So your elves are all noblemen then. And powerful mages. And talented warriors. I'm afraid some of these traditional views of elves don't apply here.

    Elves in this setting are mostly human. They have normal human lifespans, and while they do possess natural fae sorcery, this definitely does not make them powerful mages by any stretch. They can certainly train themselves to be strong, but with a normal human lifespan they're unlikely to be stronger than a human. Now, there are ways they could become considerably stronger, or extend their lifespan, but most of these would also be available to humans and other demi-humans.

    Here are some rough notes I made about blades, for example. These haven't been finalized and included in my setting document yet.
    Steel Alternatives:
    Now that I look at titanium, it seems like it would work as a viable alternative, but it's just really rare. It's pretty cool that you've thought of a way they could smelt it, though. I'll keep your list in mind and do a bit of research on how each of these perform and how accessible they'd be.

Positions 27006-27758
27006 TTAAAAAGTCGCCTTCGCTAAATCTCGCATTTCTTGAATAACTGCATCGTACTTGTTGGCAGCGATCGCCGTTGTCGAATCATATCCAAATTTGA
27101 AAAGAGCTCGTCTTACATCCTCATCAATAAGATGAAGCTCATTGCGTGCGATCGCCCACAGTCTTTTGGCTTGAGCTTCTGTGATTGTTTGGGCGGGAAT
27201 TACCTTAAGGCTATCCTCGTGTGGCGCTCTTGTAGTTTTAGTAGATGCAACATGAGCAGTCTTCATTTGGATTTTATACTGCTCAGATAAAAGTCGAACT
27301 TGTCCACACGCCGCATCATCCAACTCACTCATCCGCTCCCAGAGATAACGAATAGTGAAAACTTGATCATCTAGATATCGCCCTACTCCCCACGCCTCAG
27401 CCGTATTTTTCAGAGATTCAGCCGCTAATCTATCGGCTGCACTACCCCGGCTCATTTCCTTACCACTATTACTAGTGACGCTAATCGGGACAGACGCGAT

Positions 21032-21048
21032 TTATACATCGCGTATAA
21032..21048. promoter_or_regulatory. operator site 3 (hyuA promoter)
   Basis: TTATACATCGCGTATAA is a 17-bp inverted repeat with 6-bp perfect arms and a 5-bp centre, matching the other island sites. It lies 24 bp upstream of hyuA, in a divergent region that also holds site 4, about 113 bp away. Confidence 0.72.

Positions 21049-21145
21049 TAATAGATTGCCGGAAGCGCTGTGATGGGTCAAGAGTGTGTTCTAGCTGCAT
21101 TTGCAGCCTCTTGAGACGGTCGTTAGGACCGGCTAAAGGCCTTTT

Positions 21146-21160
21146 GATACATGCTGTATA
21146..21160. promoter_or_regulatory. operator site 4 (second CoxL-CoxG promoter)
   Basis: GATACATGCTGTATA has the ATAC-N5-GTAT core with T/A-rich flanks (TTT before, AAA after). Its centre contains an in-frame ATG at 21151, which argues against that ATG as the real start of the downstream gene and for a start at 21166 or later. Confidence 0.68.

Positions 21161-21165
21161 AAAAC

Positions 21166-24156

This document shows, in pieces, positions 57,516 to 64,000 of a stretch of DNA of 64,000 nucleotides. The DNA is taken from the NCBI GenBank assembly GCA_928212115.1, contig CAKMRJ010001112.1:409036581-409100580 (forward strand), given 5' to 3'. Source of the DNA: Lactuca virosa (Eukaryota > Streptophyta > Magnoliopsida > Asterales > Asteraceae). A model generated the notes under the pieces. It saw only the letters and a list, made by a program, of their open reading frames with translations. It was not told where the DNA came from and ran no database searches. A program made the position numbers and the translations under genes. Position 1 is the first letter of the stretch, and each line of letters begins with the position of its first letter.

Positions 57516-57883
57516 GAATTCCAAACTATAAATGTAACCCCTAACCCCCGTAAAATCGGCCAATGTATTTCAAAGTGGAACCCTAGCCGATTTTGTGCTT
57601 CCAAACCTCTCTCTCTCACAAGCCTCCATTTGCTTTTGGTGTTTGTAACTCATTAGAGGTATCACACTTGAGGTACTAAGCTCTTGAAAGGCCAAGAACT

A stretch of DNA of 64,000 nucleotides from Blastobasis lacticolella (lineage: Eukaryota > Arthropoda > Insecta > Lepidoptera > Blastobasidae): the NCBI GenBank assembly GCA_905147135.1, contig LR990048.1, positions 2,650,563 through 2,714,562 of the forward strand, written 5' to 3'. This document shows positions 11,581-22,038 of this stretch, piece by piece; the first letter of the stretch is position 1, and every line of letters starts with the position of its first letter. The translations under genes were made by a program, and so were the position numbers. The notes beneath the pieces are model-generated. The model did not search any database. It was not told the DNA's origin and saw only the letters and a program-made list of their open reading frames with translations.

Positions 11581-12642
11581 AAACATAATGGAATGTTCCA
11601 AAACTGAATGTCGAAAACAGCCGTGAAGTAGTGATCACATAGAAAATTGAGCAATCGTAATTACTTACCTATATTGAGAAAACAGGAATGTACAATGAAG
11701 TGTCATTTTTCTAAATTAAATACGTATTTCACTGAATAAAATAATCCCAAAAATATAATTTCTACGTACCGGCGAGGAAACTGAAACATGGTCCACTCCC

Quote Originally Posted by sktarq View Post
    Also most things you can do with iron you can do with bronze.
    I actually thought of this when someone mentioned not having nails for carts. Like, you can't just use bronze nails? It's not as good, sure, but it will work.

    the big advantage that iron has over bronze is that it is easier to get all the parts. Iron ore is widely distributed and is all you need. Your various alloy agents (arsenic, classically tin, aluminum) are often harder to get a hold of.
    Yeah, my understanding is that copper is pretty common and found all over the world, but tin is rare and only has a few places you can find it. Not only is iron just straight up stronger than bronze, but you also don't have to worry about getting the tin you need to make bronze. Aluminum, from what I understand, would have been impossible to extract with medieval tech, but this could be different in a fantasy world.